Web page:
Joelle Taylor wins TS Eliot Poetry Prize for her “flamboyant” poems in C+nto and others | TS Eliot Prize for Poetry

Joelle Taylor won the TS Eliot Poetry Prize for her look at butch lesbian counterculture in the 1990s, C+nto & Othered Poems, hailed by the judges as “a flamboyant book of rage and light”.

A mixture of memoir and conjecture, the collection, Taylor’s fourth, reveals the subterranean communities forged by women where they could reclaim their bodies. It was announced in London on Monday night that C+nto had beaten collections from big names such as Raymond Antrobus, Selima Hill and Michael Symmons Roberts for the £25,000 prize. The TS Eliot Prize is one of the most prestigious prizes in British poetry and has been won in the past by Ted Hughes, Carol Ann Duffy and, last year, Bhanu Kapil.

C+nto and Other Poems by Joelle Taylor. Photography: The Westbourne Press

“Each book on the shortlist had a strong claim on price. We found it extremely difficult to choose between 10 stunning collections,” said jury president Glyn Maxwell, who selected the winner with Caroline Bird and Zaffar Kunial.

“The arguments towards the end were impassioned and thoughtful, but the jury’s choice fell on C+nto and Othered Poems by Joelle Taylor, a blazing book of rage and light, a grand opera of liberation from the shadows of the indifference and oppression.”

Maxwell said the winning collection was “quite autobiographical, about her life as a butch lesbian and the hostility she faced as a child in a conventional family”.

“But there are also imaginative renderings of the nightlife – lesbian clubs, some of which are a bit hellish and some of which are heavenly,” he said. “It’s a bit rabid, but it’s that kind of rage that generates light, and it’s a really vivid reading – that’s something.”

Run by the TS Eliot Foundation, the prize is Britain’s most valuable poetry prize and the only one judged solely by established poets. Taylor is a former British Slam Champion, who founded the British Youth Slam Championships, SLAMbassadors, in 2001.

“Joelle was born out of performance,” Maxwell said. “This collection proves that at the top level, there’s very little difference between that and what’s on the page.”

The collection, Taylor writes in her preface, is a dive into her own personal history, looking at her “exile as a consequence of my sexuality,” as well as an excavation into other people’s pasts through interviews and archives.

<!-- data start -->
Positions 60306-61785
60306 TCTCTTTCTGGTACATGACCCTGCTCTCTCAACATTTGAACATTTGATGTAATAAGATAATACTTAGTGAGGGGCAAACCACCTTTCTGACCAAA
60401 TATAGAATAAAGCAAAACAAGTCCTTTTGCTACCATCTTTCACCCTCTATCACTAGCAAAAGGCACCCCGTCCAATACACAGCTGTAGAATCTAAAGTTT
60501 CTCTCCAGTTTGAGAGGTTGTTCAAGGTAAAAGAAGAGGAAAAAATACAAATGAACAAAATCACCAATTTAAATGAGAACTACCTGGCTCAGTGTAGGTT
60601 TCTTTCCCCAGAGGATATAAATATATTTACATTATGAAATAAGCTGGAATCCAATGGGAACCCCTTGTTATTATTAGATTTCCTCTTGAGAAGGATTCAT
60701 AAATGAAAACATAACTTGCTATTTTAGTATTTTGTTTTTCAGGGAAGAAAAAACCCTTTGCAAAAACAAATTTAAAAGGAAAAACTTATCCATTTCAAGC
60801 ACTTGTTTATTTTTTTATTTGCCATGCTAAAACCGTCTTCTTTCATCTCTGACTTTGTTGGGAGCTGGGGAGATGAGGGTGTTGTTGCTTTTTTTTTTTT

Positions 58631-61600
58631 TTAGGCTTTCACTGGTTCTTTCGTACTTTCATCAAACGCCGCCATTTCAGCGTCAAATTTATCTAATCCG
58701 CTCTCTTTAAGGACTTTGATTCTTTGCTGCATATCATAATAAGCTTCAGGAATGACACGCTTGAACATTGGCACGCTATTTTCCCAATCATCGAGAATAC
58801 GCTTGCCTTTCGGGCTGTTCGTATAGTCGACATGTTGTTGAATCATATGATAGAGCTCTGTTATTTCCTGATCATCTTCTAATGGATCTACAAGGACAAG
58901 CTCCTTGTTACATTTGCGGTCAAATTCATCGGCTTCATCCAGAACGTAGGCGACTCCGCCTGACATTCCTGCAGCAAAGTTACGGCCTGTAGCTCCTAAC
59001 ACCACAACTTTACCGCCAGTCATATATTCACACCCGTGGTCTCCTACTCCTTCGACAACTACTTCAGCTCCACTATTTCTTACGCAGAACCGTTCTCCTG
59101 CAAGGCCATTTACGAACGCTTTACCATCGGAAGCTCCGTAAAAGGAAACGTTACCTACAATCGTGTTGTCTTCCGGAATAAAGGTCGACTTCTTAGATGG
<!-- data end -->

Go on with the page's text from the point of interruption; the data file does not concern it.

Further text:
“It is important that we preserve our history,” she writes. “I interviewed other butch lesbians from that era, and together we began to build a simple story: exile, friendship, heartbreak, love, courage, and threat.”

The collection opens as Taylor imagines Soho and its bars as a museum, behind glass: “Everything, showcase. / Storefronts line the old roads // materialize alongside / cruising grounds and cottages // squats and roughs / fishbowl cenotaphs.

In O, Maryville, the narrative follows a night at a lesbian bar, revolving around four butch lesbians who watch and protect the space, holding their own even when the bar is torn down. In “The Body as a Battlefield”, she writes how “You completely miss your body landing somewhere/in enemy territory behind the lines your body a/foreign country you can’t get a visa for”.

“There’s no part of a butch lesbian that’s welcome in this world. It was bad when I was a teenager. It’s just as bad today,” Taylor wrote in her foreword, revealing that as a young teenager “temporarily coming out of the closet in the early 1980s”, she was “subjected to constant state-sanctioned abuse”.

Today, she says, war is[ing] on social networks”, and “we spend more time controlling ourselves than protecting ourselves”. C+nto, she says, aims “both to recognize crimes against the LGBT community and to reflect a time when we had a greater sense of togetherness, of self.”

Published by Westbourne Press, C+nto has been described as “visionary and powerful” by Hollie McNish, and as “one of the most astonishing and original collections of poetry of recent years” by Bernardine Evaristo in the New Statesman . Taylor has also published three plays and a collection of short stories, The Night Alphabet.

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